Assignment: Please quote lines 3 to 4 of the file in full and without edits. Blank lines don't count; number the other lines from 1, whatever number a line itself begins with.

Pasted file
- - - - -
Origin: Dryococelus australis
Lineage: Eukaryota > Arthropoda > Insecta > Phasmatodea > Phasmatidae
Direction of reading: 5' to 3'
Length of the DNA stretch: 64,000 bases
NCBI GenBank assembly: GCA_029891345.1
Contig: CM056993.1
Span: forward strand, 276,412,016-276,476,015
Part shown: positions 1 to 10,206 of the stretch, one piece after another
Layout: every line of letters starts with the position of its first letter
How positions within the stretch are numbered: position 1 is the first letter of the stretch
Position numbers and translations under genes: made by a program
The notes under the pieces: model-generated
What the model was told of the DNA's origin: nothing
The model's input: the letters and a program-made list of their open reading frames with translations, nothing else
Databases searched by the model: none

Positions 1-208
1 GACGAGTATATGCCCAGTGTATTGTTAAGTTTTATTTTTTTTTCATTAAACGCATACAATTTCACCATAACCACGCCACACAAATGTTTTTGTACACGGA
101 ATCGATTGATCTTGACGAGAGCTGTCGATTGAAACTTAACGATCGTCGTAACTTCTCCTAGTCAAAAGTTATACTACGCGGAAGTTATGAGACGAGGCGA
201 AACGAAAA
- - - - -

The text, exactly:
Direction of reading: 5' to 3'
Length of the DNA stretch: 64,000 bases